In order therefore to cure the illness, more daring measures are needed. The “political reform” can be put to a nationwide vote or abolished in the Constitutional Court. There is no shortage of legal arguments for this. The Constitution as rewritten by incompetents is indeed illegitimate and is absolutely not a document which we should defend with all our might. Since the responsibility for the reform lies with all branches of power, the President should also dare call new Presidential elections. First, however, the fate of the “political reform” needs to be decided.

As far as the further scenario for the “rebirth” of Ukraine is concerned, than this should be drawn up not by the Constitutional Court, but by a roundtable of the main political forces in Ukraine. Here it is worth listening to the advice which Leonid Kravchuk is ready to give.

One can understand the hopes of the opposition for political revanche, just as for their gloating expectations regarding the future political fate of A. Kinakh and O. Moroz. However political life is ultimately paradoxical. Attempting to beat “Solidarity”, the Polish communists provoked a crisis, hoping that the people would come out onto the streets with Marxist slogans and red flags. Instead Polish workers unexpectedly came out onto the streets under the sign of the Black Madonna.  Such disillusionment could await our opposition members. It is not inconceivable that over the last two years the people have moved on a different road towards understanding political reality which is quite different from the President’s path.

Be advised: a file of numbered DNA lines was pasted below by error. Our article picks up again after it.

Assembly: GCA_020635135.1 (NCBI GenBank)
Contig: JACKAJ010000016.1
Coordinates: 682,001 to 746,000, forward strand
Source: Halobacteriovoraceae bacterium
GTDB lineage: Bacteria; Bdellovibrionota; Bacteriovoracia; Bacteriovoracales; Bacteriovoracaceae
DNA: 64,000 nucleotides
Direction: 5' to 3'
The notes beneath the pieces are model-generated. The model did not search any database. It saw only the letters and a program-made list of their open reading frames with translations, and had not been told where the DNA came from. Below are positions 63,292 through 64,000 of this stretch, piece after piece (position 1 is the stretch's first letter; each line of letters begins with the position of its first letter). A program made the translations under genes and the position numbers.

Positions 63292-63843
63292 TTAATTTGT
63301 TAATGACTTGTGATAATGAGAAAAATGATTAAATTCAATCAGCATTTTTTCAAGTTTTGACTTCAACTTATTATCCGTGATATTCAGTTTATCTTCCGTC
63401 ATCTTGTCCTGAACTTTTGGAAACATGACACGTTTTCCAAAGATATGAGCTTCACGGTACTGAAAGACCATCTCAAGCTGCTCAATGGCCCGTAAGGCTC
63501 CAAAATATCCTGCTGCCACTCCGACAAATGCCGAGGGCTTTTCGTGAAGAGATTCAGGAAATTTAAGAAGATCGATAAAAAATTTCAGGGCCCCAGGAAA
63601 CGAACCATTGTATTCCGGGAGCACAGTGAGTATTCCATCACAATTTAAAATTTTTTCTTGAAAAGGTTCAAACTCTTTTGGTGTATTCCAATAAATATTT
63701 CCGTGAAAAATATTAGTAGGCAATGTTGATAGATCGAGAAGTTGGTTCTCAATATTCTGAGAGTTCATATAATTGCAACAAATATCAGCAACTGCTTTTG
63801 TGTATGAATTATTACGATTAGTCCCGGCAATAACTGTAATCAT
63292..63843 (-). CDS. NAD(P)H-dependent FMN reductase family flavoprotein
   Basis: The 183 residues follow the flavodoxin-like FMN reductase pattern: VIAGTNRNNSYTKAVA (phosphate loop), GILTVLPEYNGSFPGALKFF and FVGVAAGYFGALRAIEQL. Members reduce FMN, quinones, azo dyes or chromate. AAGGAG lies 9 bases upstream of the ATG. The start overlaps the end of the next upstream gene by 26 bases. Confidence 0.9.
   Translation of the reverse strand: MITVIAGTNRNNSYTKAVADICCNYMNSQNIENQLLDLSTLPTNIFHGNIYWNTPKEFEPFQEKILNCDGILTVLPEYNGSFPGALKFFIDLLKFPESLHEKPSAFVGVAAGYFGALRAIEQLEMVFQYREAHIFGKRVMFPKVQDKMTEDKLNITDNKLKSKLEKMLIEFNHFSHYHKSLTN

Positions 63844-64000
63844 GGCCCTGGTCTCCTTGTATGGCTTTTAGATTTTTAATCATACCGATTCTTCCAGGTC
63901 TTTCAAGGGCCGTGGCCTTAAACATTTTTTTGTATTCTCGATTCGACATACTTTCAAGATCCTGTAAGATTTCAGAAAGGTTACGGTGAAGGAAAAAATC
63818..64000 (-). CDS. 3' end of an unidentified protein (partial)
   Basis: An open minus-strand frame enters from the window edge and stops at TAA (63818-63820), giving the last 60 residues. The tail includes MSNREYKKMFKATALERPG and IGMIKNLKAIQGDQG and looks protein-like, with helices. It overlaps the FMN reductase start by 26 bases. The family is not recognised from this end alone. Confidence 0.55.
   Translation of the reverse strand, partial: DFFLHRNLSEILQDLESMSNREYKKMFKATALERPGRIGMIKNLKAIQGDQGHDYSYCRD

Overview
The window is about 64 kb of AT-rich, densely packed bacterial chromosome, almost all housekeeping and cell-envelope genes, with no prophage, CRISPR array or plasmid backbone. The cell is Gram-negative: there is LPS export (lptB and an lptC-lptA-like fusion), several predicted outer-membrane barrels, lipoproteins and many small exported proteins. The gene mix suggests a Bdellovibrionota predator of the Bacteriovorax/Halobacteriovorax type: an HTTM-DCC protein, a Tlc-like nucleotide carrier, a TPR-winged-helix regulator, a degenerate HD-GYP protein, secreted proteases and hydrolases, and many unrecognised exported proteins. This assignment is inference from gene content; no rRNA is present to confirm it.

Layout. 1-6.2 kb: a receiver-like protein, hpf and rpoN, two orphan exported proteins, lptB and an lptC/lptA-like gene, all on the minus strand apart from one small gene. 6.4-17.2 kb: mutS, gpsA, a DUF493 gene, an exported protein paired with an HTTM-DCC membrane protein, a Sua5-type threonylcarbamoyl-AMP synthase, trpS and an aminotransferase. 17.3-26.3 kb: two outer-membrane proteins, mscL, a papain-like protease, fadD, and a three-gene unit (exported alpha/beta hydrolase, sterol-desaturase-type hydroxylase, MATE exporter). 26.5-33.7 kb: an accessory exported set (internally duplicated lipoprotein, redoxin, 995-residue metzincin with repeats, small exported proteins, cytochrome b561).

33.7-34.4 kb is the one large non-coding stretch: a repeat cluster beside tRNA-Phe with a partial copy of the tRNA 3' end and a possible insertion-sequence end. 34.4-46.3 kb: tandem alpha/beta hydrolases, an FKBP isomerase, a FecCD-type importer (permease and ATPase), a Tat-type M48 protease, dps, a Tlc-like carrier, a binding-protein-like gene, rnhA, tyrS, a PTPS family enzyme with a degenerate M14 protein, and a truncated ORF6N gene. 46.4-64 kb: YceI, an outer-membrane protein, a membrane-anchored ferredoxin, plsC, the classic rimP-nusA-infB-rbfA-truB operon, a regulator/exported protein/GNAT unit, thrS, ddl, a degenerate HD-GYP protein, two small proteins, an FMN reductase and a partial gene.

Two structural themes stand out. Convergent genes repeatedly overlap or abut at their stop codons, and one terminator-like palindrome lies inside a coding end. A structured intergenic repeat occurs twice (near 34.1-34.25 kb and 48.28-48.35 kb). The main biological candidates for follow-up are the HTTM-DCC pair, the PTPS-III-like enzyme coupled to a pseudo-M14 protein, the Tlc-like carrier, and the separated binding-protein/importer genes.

However, under any circumstances, Ukraine’s problem lies not only in the fact that “bad” politicians have seized the initiative from the “good” politicians. What is staggering is that even the “good” politicians are absolutely not concerned about the reputation of their own constitutional judges. And they, after all, form the legal elite of the country. The previous Constitutional Court was discredited in the eyes of the international community due to the judgment regarding a third term in office for Leonid Kuchma. At present it is not clear whether the new Constitutional Court will wish to sacrifice its international reputation in favour of the Guarantor of constitutionalism. It is obvious that Ukraine needs real shock therapy. However the Decree offers the Ukrainian public a roughly sharpened scalpel.

In any case Ukrainian voters should think seriously whether it is worth once again giving their votes to those who have awarded themselves salaries dozens of times higher than those of their voters, and also to those who for the sake of unlimited ambition damaged the national Main Law. It is indeed time for Ukraine’s rebirth. However this can begin from something understandable to all and simple. This could be, for example, a review of the procedural elements of the “political reform”. This may seem from the outside insignificant however it could open the door for us into the fresh air.